Note: Cet article (et les suivants de cette série) sont écrits en anglais, pour la simple raison que mes sources, tant directes qu’en ligne, sont anglophones.
Par ailleurs, dans certains de ces articles, il me semble que j’ajoute du contenu original/rarement vu au corpus de connaissances, donc autant faire en sorte que cela profite au plus grand monde 🙂
My previous article on Soundtracking1In French in ze texte. was all about passion and nostalgia: presenting a couple of great Amiga demos, playing a handful of notable Amiga modules, and explaining my understanding of how soundtracking worked — you know, the whole « notes as a sequence of letters instead of solfege symbols » thing2 Or, « A#3 > 🎶 », which incidentally is the name of Elon Musk & Grimes’ next child.
Today I’m starting a series of articles which is no less about passion and nostalgia, but tries to go further behind the curtains, and talks about the ones who made soundtracking possible: Mr. Obarski of course, but also those who inspired him (and those who, in turn, inspired them3Spoiler alert: It’s turtles all the way down!).
Eventually, my intent is to find out when the « tracker » way of composing music (or, the music sequencer) made the jump from a hardware, physical product to a software product. Who was the first one to dream up coding that interface? Is it really Karsten Obarski, father of the Sountracker? I want to find out.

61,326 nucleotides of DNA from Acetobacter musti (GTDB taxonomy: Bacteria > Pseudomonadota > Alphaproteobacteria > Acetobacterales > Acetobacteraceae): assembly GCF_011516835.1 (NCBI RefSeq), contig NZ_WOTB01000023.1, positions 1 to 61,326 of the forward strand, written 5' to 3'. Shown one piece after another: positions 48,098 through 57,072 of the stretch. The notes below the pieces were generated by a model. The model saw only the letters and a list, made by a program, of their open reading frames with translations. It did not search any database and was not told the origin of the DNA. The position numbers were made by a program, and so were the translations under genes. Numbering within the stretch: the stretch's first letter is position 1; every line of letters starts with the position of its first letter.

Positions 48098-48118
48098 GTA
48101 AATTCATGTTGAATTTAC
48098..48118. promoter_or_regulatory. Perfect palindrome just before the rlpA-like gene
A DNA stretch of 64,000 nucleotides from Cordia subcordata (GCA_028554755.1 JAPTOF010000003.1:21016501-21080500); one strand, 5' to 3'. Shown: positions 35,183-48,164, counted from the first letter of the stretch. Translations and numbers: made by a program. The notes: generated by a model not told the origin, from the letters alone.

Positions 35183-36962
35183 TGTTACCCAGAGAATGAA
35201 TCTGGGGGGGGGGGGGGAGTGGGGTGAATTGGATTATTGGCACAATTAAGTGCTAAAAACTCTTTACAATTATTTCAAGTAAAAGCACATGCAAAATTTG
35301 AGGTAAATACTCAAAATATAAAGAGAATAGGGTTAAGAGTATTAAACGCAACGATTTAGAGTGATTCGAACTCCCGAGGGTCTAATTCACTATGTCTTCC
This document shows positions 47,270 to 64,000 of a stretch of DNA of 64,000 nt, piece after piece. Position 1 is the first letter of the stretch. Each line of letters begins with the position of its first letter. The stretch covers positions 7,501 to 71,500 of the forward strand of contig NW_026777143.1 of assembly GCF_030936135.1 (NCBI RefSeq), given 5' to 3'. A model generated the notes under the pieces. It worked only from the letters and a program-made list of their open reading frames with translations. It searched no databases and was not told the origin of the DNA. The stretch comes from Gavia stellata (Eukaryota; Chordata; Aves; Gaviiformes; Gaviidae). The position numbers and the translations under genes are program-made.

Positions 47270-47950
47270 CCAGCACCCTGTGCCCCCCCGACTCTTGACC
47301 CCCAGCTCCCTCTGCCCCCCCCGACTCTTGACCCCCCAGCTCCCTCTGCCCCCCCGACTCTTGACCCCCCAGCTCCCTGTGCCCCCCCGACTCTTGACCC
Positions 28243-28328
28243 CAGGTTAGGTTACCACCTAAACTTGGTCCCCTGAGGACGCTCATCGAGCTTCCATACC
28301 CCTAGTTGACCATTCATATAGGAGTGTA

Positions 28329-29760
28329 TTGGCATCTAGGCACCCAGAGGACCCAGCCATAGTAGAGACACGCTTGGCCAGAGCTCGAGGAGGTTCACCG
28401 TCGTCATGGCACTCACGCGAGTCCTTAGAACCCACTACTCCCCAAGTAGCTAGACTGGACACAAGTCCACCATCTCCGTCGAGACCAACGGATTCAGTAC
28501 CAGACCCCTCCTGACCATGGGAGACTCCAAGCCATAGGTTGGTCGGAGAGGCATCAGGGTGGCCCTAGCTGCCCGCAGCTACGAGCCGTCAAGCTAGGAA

So let’s start with the culmination of all these inspirations.
Let’s start where this little « quest » of mine started.
Karsten Obarski programmed the Ultimate Soundtracker tool for Amiga 1000 in the Summer of 1987, and released it through German software publisher EAS in December 1987.
He was 22. It was his first ever completed program. He initially wrote it to write his first music, for the first game of a friend of his, Guido Bartels.
Ultimate Soundtracker was the first musical program to mix the tracker format with audio samples (instead of synth sounds), and thus was a tremendous success… in terms of number of tools which stole the whole idea and built upon it, that is. Commercially, it failed, apparently due to a temperamental behavior (= it crashed all too often), and the fact that the target customers, musicians, were not interested in that way of composing.
Nonetheless, it gave birth to a host of clones (and a name to its own genre of tools), each building upon the previous clone’s improvements.